The Wolf Muslin Undergarment Company, which made nightgowns, occupied part of a four-story building in Newark. On November 26, 1910, at about 9:30 a.m., a fire broke out in the factory. Owned by a New York woman named Barbara Glass, this was a circa 1860 factory building that lacked any fire extinguishing technology. There were several different factory operations in the building. The first floor was a box factory and a machinist shop. On the second was another box factory while the third floor was a light bulb manufacturer. There were a total of about 200 workers in the building as a whole, of which 75 percent were women. The fire actually started in the light bulb factory. The description of this process makes you wonder why there weren’t more fires. Basically, to carbonize filaments for electric light bulbs, the workers connected the filaments to two poles in vulcanized cork placed in the mouth of a small metal can. An iron pipe connected this can to a can of gasoline used to carbonize the filaments with an electric current shooting through the gas-filled can for the carbonization. Someone would manually fill the gas cans with a big barrel of gasoline sitting outside the factory. Gasoline spilled on the floor and somehow, possibly because smoking was not uncommon in factories, the gas caught on fire. The workers immediately threw sand on the fire and it seemed to kill it, but in fact it was still smoldering and a few minutes later it exploded anew, jumping to the ceiling. There was a firehouse directly across the street from the factory, but even so there was nothing the firefighters could do to extinguish in flames. In fact, several firefighters were injured rescuing workers.

The workers on the bottom floors escaped, but not on the fourth floor. Six of the workers burned to death while 19 jumped. Forty more were injured while escaping. Most of these women were young. The oldest was 59-year old Catherine Weber while the youngest was Mildred Wolters, age 16. Three sisters by name of Millie, Tillie, and Dora Gottlieb all died. They were 19, 21, and 29 years old respectively.

As was not uncommon with these Gilded Age disasters, the fire got a lot of publicity, with national news stories covering it. But it did not lead to any broader calls for workplace safety reforms. The Progressive reformers trying to improve the lives of workers did act. The Women’s Trade Union League assigned Ida Taub to investigate the fire and testify before the relevant bodies. She sent a letter to the coroner’s jury, asking to be heard at the January hearings. They said yes, but almost immediately dismissed her as soon as she started. The foreman stated, “unless you have a complaint of criminal negligence on the part of an official, you had better take your stories to the Corporation Counsel and have him prosecute for violations.” The coroner’s jury decided, “They died from misadventure and accident.” And thus nothing was done. In the end, the Gilded Age doctrine of workplace risk still held sway, with most juries, even as late as 1910, finding in favor of widespread corporate murder of their employees.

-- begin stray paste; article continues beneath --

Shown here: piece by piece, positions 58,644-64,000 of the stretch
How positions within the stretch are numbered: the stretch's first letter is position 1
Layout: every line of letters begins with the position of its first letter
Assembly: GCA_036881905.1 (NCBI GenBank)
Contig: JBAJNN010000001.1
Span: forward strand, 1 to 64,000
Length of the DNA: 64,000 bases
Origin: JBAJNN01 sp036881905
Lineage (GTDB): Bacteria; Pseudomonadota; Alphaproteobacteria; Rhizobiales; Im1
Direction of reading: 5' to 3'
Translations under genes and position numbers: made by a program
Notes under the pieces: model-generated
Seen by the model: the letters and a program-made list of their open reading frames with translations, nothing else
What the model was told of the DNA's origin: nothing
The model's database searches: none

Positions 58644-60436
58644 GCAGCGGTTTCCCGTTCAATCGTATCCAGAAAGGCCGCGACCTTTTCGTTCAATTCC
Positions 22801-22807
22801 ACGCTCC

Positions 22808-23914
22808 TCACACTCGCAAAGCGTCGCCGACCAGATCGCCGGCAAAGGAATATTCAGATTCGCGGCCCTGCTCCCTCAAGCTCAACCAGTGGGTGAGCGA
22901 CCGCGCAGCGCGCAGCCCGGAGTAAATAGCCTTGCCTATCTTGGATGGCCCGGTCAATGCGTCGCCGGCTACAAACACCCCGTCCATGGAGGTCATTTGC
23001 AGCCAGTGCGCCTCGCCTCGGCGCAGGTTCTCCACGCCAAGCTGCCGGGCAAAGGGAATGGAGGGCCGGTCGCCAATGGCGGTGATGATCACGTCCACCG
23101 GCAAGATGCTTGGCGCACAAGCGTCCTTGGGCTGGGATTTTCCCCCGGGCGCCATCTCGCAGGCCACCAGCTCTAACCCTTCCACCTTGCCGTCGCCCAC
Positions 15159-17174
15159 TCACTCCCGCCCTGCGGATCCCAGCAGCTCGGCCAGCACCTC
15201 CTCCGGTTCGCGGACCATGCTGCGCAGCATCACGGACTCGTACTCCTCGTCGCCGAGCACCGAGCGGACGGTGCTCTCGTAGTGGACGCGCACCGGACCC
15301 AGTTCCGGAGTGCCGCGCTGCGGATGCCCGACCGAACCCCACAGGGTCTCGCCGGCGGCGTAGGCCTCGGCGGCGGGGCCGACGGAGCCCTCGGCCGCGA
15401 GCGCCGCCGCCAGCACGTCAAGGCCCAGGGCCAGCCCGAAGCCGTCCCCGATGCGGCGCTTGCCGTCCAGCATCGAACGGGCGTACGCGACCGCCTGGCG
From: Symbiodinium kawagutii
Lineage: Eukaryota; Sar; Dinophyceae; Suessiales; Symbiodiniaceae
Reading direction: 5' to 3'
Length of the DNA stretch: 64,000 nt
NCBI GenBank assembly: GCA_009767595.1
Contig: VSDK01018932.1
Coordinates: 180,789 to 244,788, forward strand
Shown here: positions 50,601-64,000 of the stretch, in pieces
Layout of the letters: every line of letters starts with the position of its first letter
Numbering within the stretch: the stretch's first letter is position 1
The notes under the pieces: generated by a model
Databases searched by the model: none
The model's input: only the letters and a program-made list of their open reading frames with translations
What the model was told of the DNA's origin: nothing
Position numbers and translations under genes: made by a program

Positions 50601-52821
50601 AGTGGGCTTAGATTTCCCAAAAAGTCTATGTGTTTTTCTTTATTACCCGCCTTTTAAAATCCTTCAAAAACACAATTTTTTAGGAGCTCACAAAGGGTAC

The mayor set up a relief fund for the families of the deceased and contributed $100. There were some other contributions. And that was it. There was no meaningful compensation for survivors or the families. The fire did worry officials concerned with a similar situation in their city. The New York fire chief said, “This city may have a fire as deadly as the one in Newark at any time. There are buildings in New York where the danger is every bit as great as in the building destroyed in Newark. A fire in the daytime would be accompanied by a terrible loss of life.” And indeed it would.

Ultimately this story and the story of Triangle are key to understanding not only the awful working conditions of the Gilded Age but how change occurs. As many scholars have pointed out, most workplace safety legislation in the United States only passes after a horrible disaster galvanizes attention. Often even that is not enough, as we see from the Newark fire. It wasn’t until Triangle, with the physical connection between workers and consumers becoming disturbingly manifest, that meaningful change took place. Today, that physical connection is largely impossible. At best, when workers die at the Kader factory or Rana Plaza, the best we can hope for is enough media attention that it stays in the news for a cycle. It took over 1100 deaths to move European companies to do anything about the terrible conditions of labor in modern sweatshops. For American companies, that was not enough. With us unable to even find Bangladesh on a map, there is certainly no Triangle-like pressure for force corporate reforms. But hey, it’s OK for Bangladesh to have worse workplace safety conditions than other nations…. Only workers’ lives we are talking about here.

So little has been written on the Newark fire, except in the context of mentioning it for Triangle, that I had to go hunt up old insurance industry journals from the time to write this post. The March 29, 1911 issue of The Insurance Press provided most of the details about the fire itself and what was happening in that factory building.